Writing for a Market

I’m sure most writers, at one point or another, have to debate with themselves about this: should I try to write stories for which there is a good market, so I can get published? Or should I just write whatever I want and find my niche market?

The most common answer — especially what you see from established writers with pro tips — is to write what you want. And there’s certainly logic behind it — you’re not going to enjoy yourself if you’re not writing what or how you prefer to write. And if you’re not enjoying yourself, why are you in an arguably-dying industry that does not, has not ever and will not ever pay well? Your health?

It’s the whole “have a job you enjoy and you won’t work a day in your life” argument. Which is one I’ve put a lot of stock in, in my life — I want to be a writer, I’d like to spend all my time writing, and so that’s what I focus on. I took creative writing in university, I’m trying to avoid working some unrelated part-time job just to pay the bills, etc.

But there’s actually a lot to be said for writing to a specific market. For one thing, a big part of making it as a writer is establishing an audience, a reputation. And you can’t do that without getting published. Perhaps it’s worth writing what you maybe don’t prefer to get your foot in the door — then once you’re established, you have the leeway to write whatever you want.

It also depends partly on what exactly the difference is between what you want to write and what there’s a market for. If what you want to write is all plot with no character, stories where the protagonist is completely static, stories without a beginning middle and end, or something like that, then perhaps writing what you want is actually writing poorly. In that case, writing to a “market” (i.e. people that read good writing) may be to your advantage (assuming you want to make money at it; if you’re happy writing something just because you want to, then by all means, do so — I’m not going to stop you from having fun).

Even if that’s not the case, writing to a market different from your niche might be good for you — expand your horizons as a writer.

And if I’m going to avoid a meaningless part-time job, writing things that I might actually get paid for would be a good start.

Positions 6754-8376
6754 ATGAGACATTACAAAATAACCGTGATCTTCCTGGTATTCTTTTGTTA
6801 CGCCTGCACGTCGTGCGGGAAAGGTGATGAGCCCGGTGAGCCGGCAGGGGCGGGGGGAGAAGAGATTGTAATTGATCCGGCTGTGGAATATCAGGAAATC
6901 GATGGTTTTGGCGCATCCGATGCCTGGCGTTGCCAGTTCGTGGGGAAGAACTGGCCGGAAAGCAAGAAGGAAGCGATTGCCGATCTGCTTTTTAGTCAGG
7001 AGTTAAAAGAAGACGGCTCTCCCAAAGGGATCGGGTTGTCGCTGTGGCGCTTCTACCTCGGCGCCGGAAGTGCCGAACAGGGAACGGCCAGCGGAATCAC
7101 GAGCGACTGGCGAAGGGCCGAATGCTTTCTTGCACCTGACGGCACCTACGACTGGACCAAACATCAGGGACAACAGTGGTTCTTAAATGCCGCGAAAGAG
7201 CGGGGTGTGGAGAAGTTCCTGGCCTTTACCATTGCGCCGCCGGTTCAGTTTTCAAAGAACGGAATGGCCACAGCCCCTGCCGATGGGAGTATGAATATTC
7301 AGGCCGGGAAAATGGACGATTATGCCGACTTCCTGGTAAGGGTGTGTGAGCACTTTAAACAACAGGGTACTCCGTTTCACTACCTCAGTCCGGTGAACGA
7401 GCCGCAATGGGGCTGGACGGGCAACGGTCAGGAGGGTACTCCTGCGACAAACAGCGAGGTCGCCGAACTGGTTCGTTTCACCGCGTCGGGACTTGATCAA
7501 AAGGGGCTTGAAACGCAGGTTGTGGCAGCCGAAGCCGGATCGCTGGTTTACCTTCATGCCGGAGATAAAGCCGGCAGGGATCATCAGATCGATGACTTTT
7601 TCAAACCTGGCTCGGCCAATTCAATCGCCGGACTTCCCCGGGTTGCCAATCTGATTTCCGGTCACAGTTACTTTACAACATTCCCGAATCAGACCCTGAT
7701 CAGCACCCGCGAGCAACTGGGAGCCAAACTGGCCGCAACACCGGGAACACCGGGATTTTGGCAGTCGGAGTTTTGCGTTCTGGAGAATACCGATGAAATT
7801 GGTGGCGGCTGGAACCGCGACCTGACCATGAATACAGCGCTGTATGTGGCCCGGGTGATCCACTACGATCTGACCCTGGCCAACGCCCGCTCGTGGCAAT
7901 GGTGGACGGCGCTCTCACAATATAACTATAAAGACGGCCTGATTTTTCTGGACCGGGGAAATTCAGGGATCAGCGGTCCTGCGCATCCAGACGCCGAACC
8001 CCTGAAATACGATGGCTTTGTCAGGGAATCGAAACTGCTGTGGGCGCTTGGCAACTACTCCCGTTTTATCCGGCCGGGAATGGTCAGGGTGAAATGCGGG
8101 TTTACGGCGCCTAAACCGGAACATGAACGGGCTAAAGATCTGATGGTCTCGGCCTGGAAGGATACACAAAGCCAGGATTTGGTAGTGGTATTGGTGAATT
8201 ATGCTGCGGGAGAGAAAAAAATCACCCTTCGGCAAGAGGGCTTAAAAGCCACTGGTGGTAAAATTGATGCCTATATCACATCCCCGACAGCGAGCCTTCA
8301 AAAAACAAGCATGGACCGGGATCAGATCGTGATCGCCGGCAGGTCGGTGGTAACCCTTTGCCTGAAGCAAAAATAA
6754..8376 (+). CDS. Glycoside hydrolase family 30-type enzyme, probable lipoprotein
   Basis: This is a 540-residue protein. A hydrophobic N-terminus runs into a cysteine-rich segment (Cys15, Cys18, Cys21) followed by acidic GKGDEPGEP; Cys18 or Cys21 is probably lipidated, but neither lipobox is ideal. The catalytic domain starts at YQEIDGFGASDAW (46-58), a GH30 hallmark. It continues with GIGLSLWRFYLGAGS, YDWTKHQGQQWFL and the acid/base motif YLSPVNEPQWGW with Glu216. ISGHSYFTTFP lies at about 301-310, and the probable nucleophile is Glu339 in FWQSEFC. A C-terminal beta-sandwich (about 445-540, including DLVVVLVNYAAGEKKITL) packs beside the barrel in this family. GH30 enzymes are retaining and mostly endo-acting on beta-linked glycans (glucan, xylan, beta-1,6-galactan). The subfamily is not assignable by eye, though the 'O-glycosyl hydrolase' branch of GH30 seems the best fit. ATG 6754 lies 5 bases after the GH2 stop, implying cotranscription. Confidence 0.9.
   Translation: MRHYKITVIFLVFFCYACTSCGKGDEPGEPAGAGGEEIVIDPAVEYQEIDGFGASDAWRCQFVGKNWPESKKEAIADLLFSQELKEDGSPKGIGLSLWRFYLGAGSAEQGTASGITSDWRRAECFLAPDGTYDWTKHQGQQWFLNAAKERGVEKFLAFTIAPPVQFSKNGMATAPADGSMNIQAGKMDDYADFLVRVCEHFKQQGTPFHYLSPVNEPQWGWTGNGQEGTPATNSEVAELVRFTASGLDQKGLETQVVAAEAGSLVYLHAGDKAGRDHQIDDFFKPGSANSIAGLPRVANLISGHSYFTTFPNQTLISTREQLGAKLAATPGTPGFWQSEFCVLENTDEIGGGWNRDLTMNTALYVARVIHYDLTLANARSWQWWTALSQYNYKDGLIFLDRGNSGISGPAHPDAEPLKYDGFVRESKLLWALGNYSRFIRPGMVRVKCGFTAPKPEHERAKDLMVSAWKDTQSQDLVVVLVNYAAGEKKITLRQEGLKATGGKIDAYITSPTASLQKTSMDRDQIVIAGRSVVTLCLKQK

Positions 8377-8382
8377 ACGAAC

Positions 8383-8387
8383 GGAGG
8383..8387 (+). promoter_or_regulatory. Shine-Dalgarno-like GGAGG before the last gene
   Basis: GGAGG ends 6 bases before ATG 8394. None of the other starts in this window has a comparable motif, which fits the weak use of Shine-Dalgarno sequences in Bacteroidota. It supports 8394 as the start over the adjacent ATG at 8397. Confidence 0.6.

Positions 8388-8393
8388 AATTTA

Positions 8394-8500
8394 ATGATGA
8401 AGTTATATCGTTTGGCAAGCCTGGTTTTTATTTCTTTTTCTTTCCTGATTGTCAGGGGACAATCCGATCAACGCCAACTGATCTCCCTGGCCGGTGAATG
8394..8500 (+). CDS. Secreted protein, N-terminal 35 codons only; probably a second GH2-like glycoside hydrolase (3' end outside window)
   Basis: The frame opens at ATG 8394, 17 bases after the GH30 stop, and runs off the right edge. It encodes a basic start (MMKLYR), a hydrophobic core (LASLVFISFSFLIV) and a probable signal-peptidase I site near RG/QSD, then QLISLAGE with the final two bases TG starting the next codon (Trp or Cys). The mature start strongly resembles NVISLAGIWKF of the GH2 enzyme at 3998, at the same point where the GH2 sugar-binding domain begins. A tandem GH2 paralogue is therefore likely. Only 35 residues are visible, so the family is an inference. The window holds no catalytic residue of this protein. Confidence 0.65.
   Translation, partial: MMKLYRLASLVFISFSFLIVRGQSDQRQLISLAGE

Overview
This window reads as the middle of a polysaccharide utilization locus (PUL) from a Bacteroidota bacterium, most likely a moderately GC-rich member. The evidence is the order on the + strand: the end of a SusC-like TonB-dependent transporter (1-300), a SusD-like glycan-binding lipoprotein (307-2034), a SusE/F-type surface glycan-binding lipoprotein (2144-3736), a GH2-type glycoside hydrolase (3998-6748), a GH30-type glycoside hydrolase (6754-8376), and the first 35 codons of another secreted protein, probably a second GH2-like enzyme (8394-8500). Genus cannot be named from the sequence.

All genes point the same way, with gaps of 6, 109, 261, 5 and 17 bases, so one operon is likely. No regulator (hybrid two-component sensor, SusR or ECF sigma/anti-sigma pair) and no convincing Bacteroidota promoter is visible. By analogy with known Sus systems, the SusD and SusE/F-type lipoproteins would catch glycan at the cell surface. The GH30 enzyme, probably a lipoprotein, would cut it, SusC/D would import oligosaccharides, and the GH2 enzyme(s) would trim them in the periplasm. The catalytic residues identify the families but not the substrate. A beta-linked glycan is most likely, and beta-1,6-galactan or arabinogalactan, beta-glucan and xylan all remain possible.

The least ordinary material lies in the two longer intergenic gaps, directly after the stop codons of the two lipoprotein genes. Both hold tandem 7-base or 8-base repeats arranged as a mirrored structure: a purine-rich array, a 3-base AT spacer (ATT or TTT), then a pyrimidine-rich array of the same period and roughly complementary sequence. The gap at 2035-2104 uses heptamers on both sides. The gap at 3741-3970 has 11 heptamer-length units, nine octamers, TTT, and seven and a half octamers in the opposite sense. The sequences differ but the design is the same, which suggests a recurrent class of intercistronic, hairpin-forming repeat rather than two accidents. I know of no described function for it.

I think, ultimately, there’s a balance to be reached. You should of course always write something that you want to write — even if it’s outside your preferred genre or subject matter, it has to excite you. Otherwise there will be no heart to the piece at all (and you won’t be able to sell it even to the larger market). But I don’t think there’s anything wrong with moulding a piece so that it’s maybe a little more accessible. Or writing for a particular call for submissions — after all, that’s what I did for my first publication, Flip City.

I’m even doing it somewhat with my new novel, Shadow of Death. Originally, it was a high fantasy pirate novel with queer themes and characters. I’ve since changed it — to a YA high fantasy pirate novel with queer themes and characters. Ok, so it’s not exactly aimed at the broadest audience. But the YA market tends to be bigger than mainstream — especially when it comes to fantasy, and to queer books. And I assume pirates. (Furthermore, I don’t know why I wasn’t planning for it to be YA in the first place — YA is what I want to do the most of, and I think my writing voice suits YA better than adult fiction…)

I’m now considering going even further with the idea. I’m thinking of trying to write a mainstream literary short story. (gasp!) I don’t know if I’d be able to do it — it’s not exactly my natural voice. But there are certainly a lot more magazines and journals that accept non-speculative fiction. And I could still write about things I’m interested in writing — queer themes, for instance. And if nothing else, it would be an interesting challenge for me.

You have to write what you want to write. But I think there’s something to be said for knowing the markets, and getting the best of both choices.

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